@Janis: it is an incredible achievement.

    @MDP: you're welcome.

    @Nancy: the Canal sees a lot of traffic.

    @Geoff: thanks!

    @Beth: I couldn't resist.

    @Lowell: history has judged him well.

    @Tex: they are quite a pair.

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  13. Great post and I enjoyed my history lesson. Colonel By was an unsung hero but I am happy they finally recognized his worth. The Celtic Cross is a beautiful memorial. Enjoyed all your photos William, thank you.

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  14. Wonderful to see boats in the Ottawa Locks again. The Canal and the locks have indeed been great works that are still very important.

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  15. Another history lesson, William, thank you !

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  16. I confess--I love the beaver and the dinosaur!

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  17. All those boats in the canal remind me of when I was in Chicago and I'd see all the boast going out to the lake along the river in the spring and then they would all come back in the fall. It was always quite a parade.

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  18. I remember watching the Rideau canal and boats moving through the locks. It was pretty fascinating for a prairie boy,

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  19. @Denise: he'd be proud of the UNESCO Heritage designation, and that his work is still in good use.

    @Jan: the irony is that the purpose it was originally built for- as a military transportation route- wasn't needed after the fact. It's made for a wonderful recreation route though.

    @Karl: you're welcome.

    @Norma: they're both adorable.

    @Sharon: I enjoy watching boats in the Canal. Some come from a very long way off.

    @Red: it's still fascinating for me after years spent living here.

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  20. Very interesting post! And the giant beaver made me smile :-)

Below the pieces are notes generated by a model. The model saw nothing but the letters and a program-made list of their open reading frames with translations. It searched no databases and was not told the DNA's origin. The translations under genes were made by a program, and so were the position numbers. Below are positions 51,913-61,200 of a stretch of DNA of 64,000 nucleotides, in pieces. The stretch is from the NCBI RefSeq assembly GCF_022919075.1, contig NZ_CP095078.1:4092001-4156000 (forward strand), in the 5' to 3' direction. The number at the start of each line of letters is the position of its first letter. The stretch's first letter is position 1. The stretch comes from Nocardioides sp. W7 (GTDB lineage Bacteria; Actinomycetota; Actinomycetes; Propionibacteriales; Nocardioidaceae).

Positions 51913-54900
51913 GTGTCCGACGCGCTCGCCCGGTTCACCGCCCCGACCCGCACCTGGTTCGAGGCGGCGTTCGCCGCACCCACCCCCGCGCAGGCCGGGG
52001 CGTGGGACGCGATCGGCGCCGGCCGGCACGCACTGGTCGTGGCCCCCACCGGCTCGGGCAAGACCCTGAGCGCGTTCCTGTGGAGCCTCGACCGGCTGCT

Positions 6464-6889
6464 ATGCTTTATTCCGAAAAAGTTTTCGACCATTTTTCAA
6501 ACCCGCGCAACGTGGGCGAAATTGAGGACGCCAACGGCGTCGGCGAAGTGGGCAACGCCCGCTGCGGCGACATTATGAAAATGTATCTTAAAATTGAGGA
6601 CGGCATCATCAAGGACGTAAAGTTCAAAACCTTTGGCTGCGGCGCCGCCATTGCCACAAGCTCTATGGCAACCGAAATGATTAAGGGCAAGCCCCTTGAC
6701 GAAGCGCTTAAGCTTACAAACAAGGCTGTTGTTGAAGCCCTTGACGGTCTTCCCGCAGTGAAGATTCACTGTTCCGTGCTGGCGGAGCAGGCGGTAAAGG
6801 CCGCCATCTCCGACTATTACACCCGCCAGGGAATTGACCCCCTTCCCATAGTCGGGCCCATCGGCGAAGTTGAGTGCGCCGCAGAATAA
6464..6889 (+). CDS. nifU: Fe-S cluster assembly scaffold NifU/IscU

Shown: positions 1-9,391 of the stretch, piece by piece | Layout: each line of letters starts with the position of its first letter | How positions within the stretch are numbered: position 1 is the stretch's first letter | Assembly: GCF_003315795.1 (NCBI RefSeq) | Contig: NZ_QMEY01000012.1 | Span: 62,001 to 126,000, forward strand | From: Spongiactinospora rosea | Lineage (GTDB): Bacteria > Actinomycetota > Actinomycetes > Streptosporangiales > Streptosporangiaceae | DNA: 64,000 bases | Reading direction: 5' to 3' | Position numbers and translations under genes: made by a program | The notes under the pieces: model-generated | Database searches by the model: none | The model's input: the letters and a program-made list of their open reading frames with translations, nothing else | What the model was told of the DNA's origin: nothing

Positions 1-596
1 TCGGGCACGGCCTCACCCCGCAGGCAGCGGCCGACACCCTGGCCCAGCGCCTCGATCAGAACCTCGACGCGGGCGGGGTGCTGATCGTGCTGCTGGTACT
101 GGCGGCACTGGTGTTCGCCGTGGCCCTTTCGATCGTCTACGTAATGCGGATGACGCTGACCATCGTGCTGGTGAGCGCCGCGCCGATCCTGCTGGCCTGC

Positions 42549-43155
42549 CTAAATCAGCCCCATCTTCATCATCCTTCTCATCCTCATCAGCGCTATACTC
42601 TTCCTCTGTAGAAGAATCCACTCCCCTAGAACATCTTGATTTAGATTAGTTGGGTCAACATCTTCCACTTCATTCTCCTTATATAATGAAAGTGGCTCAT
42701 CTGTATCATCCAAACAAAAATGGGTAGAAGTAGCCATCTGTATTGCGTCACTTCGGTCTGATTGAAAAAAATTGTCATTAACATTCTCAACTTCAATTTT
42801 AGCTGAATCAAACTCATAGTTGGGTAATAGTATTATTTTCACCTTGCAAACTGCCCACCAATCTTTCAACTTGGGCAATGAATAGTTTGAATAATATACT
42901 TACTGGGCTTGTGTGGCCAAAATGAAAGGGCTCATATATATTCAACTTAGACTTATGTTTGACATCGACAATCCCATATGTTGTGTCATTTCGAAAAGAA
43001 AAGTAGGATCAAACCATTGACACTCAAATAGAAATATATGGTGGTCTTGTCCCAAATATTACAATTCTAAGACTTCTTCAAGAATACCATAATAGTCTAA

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  21. Always so much going on in your neck of the woods. I've never heard of Col By, but he sounds like a good egg. Impressed with the size of your beaver.

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  22. @Revrunner: generally one might see four to seven boats in a lock, depending on their size.

    @Tamago: thanks!

    @Mike: it's a big one!

    @Marleen: yes, but the whole process seems to go smoothly if you watch the lock crews.

    @RedPat: it certainly is.

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  23. Lovely happening, people looks so happy.
    I love all those blue ships. and beaver and dinosaurs are wonderful.

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  24. Terrific photos of terrific subjects.

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  25. What a sad story of Colonel By.
    The Irish and Chinese built the continental railway in the U.S. Precious little is said about that...

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  26. Love the work re-enactor put in to their uniforms

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    1. I have found out were Colonel John By died so may well go to the village sometime & see if he is buried in the churchyard

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  27. @Orvokki: thanks!

    @Mari: thank you.

    @Whisk: it is peculiar.

    @Kay: quite true. Often those who do the real work are forgotten.

    @Bill: now that I would like to see.

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  28. The huge boats going through the docks. Hubby and I used to watch them at Bobgagen, Ontario. Interesting to see how the other half live.

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  29. It is quite the story. Have you been to the graveyard at Chaffeys Lock? So terribly sad.